Click fraud is the act of clicking on ads for the purpose of falsely acquiring income from advertisers. It’s equivalent to paying in cash for false leads. Click fraud is a breach of the Google Adsense Terms of Service and policies. Reporting publishers for click fraud will result in their accounts being banned and blacklisted.
Click fraud is a fools’ game
Clicking on your friend’s blog advertising for them and/or forming a click fraud community, within a social network and expecting that you will not be detected by their Admin and by Google is stupid.
Google defines invalid clicks as:
Manual clicks intended to increase publisher’s advertising
Clicks by automated tools, robots, or other deceptive software.
So how does Google detect click fraud activities on your website? How would they know which clicks are invalid? Google AdSense team uses three powerful tools to detect invalid clicks:
Detection and filtering techniques: Each click on an AdSense ad is monitored by Google system. Google will record the IP of each click, the time of the click, duplicate clicks and various click patterns. Google will use these factors and filter out potential invalid clicks.
Advanced monitoring techniques: Google uses its proprietary software to monitor click fraud activity. They are constantly working to improve their click fraud detection technology.
The Google Team: In addition, Google has a team that uses specialized tools and techniques to examine individual case of click fraud. When Google system detects potentially invalid clicks, a member of this team will examines the affected account.
— Don’t Get Banned By Google
How to report click fraud
If you know a publisher engaging in click fraud and generating invalid clicks, you can now report the publisher by going to his or her site, clicking on the “Ads by Google” and including “invalid clicks” in the comment field. You can remain anonymous, or include your email address when you submit it.
Google is specifically targeting invalid clicks, such as click bots, click rings, “hired to click”, etc.
Advertisers who track fraudulently generated clicks to a single publisher should also be able to report this way (although you should also go through the AdWords report method as well).
Some webmasters use Google Adsense to generate 100% of their website income and the account may hold many different websites. In that case, every website is disabled at one time. An automatic disqualification can be devastating, especially when Google has no obligation to explain its decision in detail so read the contract! Not only does the account become disabled, but also existing click-through earnings are refunded back to the advertisers.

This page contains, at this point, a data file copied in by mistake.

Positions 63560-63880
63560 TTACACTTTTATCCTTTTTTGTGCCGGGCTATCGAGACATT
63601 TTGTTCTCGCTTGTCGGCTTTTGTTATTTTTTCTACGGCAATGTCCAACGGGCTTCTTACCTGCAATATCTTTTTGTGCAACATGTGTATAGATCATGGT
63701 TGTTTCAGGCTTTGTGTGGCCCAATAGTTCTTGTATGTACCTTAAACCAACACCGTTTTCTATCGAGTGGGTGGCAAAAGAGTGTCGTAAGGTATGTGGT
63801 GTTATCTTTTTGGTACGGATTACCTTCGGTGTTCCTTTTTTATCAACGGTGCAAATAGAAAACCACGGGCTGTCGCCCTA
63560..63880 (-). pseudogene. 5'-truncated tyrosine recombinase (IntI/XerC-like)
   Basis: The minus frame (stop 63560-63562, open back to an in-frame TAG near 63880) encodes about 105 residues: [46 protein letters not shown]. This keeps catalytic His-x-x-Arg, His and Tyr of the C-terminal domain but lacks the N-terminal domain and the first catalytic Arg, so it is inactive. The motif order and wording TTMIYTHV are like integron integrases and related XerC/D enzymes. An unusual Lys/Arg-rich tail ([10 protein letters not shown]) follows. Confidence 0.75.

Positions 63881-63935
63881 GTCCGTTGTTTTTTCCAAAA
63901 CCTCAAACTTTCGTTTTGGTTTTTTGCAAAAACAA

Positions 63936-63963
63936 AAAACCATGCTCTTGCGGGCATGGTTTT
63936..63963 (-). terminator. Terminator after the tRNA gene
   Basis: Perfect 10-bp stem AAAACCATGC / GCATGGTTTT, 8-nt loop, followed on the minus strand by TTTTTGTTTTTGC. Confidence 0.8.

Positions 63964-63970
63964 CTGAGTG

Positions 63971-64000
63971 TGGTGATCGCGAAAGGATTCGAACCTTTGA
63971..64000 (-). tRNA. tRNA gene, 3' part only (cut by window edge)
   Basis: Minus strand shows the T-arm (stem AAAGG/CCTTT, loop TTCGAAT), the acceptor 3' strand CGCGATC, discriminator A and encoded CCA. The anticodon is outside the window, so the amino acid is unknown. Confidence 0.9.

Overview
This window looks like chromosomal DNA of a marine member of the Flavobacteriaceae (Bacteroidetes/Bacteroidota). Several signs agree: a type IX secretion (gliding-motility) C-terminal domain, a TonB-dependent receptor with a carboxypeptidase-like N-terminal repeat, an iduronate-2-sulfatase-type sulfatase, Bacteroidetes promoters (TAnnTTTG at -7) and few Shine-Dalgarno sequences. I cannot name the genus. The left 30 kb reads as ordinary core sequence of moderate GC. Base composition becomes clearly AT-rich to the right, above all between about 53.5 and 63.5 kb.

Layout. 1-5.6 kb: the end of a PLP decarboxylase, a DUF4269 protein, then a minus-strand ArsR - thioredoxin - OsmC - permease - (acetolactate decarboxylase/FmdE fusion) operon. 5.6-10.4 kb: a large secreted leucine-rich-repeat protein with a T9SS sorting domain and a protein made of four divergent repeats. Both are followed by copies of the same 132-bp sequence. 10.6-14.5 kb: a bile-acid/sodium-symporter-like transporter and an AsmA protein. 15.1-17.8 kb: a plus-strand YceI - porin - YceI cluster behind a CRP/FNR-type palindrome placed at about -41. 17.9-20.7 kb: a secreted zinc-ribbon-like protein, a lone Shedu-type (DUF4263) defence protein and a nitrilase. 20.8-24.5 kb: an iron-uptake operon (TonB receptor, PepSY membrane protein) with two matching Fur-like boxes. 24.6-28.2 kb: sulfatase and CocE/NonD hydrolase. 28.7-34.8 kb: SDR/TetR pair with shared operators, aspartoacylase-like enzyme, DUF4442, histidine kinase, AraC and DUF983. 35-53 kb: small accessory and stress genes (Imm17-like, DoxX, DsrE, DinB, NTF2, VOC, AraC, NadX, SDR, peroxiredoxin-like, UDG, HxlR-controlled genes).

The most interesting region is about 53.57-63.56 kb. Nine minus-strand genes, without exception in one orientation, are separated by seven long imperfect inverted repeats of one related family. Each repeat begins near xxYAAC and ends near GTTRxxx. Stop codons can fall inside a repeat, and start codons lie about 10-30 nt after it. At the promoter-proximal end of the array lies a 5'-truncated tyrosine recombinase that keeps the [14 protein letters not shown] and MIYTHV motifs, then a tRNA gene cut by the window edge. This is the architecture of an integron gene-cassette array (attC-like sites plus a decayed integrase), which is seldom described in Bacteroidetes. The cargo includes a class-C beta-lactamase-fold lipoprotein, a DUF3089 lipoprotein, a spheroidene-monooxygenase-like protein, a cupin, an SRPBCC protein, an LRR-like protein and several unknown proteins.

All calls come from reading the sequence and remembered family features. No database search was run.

Is it that easy to get an account banned? Yes it is. The terms of service every Google Adsense Webmaster accepts, clearly describes the easy do’s and don’ts.
- Do use the Adsense approved formats only.
- Do keep your click-through data and income private.
- Don’t display Adsense on registration or thank you pages.
- Don’t use Adsense code and a competitor’s content-targeted advertisement on the same page.
- Don’t encourage anyone else to click on ads.
The easiest method an account can be banned is by a webmaster clicking on the site’s own ads. Just how many click-throughs are needed to get a site banned isn’t exposed for obvious reasons, but Google Adsense watches for multiple clicks from the same domain. Spikes in click-through percentages are red flags. A site that rises from a consistent 1% click-through rate to a 10% click-through rate rapidly could become suspect. The actual percentage that creates the flag isn’t made public for obvious reasons.
What’s the safest way to protect an account?
Don’t click on the site’s own ads ever.
Deceptive practices work for a short time, but they always come back to hurt the originator.
Note: Using Enforcement to Crack Down on ‘Click Fraud’ Microsoft filed a civil lawsuit in the U.S. District Court for Western Washington outlining a massive click fraud scheme believed to have impacted Microsoft’s advertising platform and potentially other networks. The case is Microsoft v. Lam, et. al., case number 09-cv-0815.